Secretary of Defense Ash Carter asked Congress to relieve the Pentagon of the “double whammy” of sequestration budget restrictions and the Republican proposed single year defense plan. Read More
The chief of the Navy Reserve told a key Senate subcommittee that she is “only able to accept 25 percent of applications from separating [active] sailors” because of high retention rates in her command, but also that the reserve has had some trouble filling reserve billets for unrestricted line officers and medical professionals. Read More
The Senate Appropriations Committee on Defense (SAC-D) supports the U.S. Navy request for $403 million to continue the development of the Unmanned Carrier Launched Airborne Surveillance and Strike (UCLASS) aircraft — with conditions. Read More
Senate defense appropriators set aside billions for Navy coffers in its version of the Pentagon’s Fiscal Year 2015 spending plan, giving service leaders the green light to move ahead on key maritime and aviation priorities. Read More
The Navy has selected a design concept to replace its nuclear guided missile submarines (SSGNs), NAVSEA officials told USNI News in an interview last week.
Late last month NAVSEA and the Navy settled on a design concept for the Virginia Payload Module, a $743 million design change in the Virginia-class nuclear attack submarines (SSN-774) that will eventually replace the current Ohio-class SSGNs as part of the Block V iteration of the attack boat. Read More
Congress closed its 2010-2012 session by passing a fiscal package that delays deep cuts to the defense budget and other executive branch agencies for two months, averting the “fiscal cliff” that threatened to slash nearly $50 billion from DOD’s 2013 appropriations ledger.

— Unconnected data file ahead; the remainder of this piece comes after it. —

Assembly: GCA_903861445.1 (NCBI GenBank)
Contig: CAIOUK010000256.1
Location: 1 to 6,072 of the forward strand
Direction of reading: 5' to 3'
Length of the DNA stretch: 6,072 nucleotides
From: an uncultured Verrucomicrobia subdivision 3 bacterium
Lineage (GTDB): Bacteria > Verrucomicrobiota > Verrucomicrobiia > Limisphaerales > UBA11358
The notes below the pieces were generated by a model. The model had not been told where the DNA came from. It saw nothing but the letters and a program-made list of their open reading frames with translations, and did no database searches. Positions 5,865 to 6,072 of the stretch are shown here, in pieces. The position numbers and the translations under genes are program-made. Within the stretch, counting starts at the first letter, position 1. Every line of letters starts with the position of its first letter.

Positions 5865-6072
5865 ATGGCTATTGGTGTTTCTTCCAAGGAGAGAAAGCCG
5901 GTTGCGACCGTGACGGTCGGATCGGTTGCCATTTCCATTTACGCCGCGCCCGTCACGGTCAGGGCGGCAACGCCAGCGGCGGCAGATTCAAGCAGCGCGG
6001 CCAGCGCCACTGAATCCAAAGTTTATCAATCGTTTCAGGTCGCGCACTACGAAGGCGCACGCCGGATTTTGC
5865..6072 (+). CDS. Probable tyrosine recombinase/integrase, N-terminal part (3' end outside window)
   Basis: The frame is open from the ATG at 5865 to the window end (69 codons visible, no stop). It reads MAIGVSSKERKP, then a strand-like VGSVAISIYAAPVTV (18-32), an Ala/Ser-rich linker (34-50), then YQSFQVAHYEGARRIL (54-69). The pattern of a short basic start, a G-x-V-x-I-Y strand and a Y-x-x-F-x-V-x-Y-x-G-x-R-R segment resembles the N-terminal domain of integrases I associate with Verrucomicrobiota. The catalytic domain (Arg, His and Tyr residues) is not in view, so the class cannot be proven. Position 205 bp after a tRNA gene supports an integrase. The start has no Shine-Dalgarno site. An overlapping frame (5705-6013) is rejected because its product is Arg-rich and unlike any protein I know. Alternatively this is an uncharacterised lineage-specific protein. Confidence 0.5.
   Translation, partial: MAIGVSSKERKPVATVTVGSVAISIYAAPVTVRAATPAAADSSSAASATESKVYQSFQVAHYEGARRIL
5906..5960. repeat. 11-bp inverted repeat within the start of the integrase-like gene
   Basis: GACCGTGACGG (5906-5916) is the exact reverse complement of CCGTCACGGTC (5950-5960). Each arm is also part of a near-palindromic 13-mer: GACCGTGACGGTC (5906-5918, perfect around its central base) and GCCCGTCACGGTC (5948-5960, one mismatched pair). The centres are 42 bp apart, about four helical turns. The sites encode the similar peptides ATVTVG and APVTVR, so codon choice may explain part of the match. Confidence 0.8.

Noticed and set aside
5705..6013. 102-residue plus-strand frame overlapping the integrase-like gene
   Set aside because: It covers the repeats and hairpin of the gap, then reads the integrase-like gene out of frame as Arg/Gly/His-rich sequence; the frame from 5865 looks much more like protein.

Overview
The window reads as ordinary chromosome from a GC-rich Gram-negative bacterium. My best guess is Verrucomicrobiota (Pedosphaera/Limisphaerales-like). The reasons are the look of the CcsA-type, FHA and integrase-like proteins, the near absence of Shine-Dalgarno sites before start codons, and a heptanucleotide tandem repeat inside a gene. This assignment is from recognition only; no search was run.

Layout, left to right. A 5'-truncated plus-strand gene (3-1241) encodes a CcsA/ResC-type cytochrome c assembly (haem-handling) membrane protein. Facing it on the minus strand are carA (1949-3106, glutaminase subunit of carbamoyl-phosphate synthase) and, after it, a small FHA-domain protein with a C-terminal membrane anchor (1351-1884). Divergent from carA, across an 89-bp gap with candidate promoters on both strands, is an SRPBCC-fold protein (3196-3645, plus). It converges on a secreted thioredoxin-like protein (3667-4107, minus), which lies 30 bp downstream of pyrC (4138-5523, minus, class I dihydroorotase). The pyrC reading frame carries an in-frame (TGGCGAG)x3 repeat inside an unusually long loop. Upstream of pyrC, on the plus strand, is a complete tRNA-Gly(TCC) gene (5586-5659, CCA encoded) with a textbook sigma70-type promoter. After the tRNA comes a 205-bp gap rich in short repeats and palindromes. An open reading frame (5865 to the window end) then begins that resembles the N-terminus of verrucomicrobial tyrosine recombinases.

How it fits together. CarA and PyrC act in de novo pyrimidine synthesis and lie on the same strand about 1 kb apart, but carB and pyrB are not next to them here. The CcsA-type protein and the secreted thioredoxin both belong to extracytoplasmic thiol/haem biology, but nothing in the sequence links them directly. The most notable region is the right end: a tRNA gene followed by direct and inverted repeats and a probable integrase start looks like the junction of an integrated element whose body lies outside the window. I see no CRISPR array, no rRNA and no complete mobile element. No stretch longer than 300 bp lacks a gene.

The negotiations offered a very public look at the high-drama posturing that has become a hallmark of dealings between the White House and Capitol Hill. To many casual observers, the back-and-forth signaled a new low in relations between the two branches, but to many on the inside, it was symptomatic of the legislative process that grinds on every day, usually outside of public view.
The hard work of crafting bipartisan legislation may take months of talks behind closed doors but produce only a few days of newsworthy drama. The annual National Defense Authorization Act (NDAA) is one of those must-pass measures that enjoy overwhelming bipartisan support but take months of meetings, briefings, hearings and tense negotiations among members of the House and Senate from both sides of the aisle and DOD. The Hill and Pentagon trade budget requests, legislative proposals, cost estimates, testing data, planning documents and long-term strategy to craft each year’s spending priorities and an overarching national-security policy. The House Armed Services Committee (HASC) leads the four defense committees each year, followed by House and Senate Defense Appropriators — the HAC-D and SAC-D — and finally the Senate Armed Services Committee — SASC.